Second, the splitting of CR amongst undead to create more undead. This was a feature at some point. I removed it eventually because it was a cumbersome and muddy feature, imo. In line with above comments, plenty of undead are being raised, and current undertaker writing, too many possibly. Blobby, your thoughts if current level 6 undertaker feature would be granting too many undead?
Last, I'm not close-minded to suggestions. Please bring ideas. I spent a week on this? lol and continue to follow up and love hearing community ideas. I wish WotC would have done something as flavorful and useful as this. Cheers BigShotFancyMan (talk) 06:42, 22 December 2017 (MST)
I wanted to add, your undead (as an undertaker) are not joke at level 19 (use 20 for easy math). They get +6 & +20 = +26 hp, and +6 AC. No vulnerabilities and resist necrotic damage. Sure Fireball still hurts, but I think they have a chance to survive it now. BigShotFancyMan (talk) 07:09, 22 December 2017 (MST)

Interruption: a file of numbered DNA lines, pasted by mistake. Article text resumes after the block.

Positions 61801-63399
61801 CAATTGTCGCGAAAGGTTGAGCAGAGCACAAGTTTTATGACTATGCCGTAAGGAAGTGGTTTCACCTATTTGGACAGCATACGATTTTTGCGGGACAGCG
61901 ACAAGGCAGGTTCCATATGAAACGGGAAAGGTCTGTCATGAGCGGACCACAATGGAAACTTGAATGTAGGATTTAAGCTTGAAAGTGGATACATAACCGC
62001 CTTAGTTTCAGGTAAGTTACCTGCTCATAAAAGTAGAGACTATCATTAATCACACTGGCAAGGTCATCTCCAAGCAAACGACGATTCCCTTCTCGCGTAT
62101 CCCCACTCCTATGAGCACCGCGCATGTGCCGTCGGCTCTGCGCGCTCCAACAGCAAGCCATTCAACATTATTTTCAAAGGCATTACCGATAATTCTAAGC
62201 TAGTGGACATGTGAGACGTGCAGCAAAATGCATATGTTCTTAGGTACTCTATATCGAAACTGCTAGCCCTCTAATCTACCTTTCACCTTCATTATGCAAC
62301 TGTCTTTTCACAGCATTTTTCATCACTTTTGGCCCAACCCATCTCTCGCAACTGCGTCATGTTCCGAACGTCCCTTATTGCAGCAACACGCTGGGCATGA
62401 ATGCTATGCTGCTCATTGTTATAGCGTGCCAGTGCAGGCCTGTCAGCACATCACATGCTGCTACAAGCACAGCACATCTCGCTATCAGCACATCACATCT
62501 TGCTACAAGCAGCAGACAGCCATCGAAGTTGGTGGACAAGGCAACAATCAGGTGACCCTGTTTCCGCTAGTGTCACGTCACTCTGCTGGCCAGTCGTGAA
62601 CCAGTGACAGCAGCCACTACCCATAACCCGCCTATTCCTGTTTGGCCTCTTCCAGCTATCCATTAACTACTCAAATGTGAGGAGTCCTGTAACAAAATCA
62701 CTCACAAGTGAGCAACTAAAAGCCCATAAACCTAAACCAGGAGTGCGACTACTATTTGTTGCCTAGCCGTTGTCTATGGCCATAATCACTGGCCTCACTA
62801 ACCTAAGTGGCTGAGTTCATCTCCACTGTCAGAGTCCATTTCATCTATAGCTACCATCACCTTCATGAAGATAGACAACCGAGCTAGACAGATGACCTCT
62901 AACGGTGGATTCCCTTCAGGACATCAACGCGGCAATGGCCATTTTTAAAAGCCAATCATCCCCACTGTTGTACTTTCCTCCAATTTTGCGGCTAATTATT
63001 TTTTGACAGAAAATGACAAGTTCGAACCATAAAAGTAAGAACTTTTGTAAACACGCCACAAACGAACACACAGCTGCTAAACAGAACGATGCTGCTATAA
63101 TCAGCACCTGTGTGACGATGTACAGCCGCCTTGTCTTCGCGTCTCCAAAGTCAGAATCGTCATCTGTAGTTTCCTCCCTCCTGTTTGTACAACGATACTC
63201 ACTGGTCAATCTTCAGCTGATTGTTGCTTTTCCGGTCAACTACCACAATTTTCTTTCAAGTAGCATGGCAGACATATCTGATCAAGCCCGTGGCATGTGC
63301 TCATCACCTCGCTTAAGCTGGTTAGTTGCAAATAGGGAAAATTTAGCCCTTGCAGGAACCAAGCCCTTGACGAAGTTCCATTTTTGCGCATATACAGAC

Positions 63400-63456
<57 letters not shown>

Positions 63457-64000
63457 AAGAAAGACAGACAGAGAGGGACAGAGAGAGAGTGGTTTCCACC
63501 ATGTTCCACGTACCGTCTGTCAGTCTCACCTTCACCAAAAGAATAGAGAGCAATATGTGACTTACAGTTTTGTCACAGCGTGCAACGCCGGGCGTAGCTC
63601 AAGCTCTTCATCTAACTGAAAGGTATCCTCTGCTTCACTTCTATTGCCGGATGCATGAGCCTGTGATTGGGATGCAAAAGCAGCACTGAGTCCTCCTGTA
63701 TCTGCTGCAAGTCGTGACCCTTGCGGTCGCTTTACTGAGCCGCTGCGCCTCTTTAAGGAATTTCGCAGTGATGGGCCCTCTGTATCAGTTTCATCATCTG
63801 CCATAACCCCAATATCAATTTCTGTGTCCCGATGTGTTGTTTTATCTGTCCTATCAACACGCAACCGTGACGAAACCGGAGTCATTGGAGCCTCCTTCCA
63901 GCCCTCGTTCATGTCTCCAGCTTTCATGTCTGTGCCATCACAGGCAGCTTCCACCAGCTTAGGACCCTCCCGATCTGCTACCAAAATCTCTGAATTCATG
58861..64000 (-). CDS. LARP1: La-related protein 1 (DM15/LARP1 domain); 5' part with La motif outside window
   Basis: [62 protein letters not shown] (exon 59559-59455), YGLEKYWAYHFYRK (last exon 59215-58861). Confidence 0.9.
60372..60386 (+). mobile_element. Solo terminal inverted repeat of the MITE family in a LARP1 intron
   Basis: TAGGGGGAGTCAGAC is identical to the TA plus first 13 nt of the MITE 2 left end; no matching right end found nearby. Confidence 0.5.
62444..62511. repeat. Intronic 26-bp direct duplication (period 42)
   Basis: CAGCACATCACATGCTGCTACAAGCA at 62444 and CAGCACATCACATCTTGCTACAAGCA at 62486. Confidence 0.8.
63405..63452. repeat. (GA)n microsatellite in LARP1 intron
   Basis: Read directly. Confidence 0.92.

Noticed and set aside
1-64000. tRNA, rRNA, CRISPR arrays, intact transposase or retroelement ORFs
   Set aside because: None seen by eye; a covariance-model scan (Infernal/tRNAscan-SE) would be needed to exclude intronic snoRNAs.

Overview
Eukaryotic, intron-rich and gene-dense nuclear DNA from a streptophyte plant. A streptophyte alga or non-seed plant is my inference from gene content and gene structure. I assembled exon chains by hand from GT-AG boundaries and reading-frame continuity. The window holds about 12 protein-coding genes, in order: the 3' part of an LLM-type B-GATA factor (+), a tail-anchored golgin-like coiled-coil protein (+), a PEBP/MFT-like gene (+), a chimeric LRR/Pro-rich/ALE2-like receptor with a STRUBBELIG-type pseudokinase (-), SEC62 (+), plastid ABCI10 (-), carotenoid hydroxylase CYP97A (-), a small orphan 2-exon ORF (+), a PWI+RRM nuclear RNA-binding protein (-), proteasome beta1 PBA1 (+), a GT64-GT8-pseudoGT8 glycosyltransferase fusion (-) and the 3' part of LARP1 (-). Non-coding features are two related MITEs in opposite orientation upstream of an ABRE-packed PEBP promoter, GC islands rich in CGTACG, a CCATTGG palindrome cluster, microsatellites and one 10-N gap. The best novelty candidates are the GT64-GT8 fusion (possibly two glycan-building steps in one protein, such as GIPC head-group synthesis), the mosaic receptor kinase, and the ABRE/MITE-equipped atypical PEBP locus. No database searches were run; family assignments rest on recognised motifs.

Test play sounds fair before making any major changes; I'll check it out next month and see how it works. I also call shenanigans on Xanather's Guide, lol, that definitely doesn't sound right. At level 10 as a necromancer I killed 8 CR 4 creatures in one turn. Yes, I used fireball, but there's no way that 5-6 would take on a whole party of level 20's. On the other hand, my DM does give us some op stuff every now and then, so I could be trying to get the class to match up to that. The total number of undead I calculated is using every spell slot 3rd tier and up, which there's no way anyone would actually do that, right? The extra undead provided by the Undertaker feature is only 1 per casting (at least that's how I had understood it, I can see how it could be read to summon literally double the number, which would be huge since that would mean a total of almost 200. I personally think that would be awesome, but definitely overpowered. I'll change the wording on the main page to communicate that.), so it functions almost the same as Undead Thralls, but the spell itself allows for extra, "When you cast this spell using a spell slot of 4th level or higher, you animate or reassert control over two additional Undead creatures for each slot above 3rd."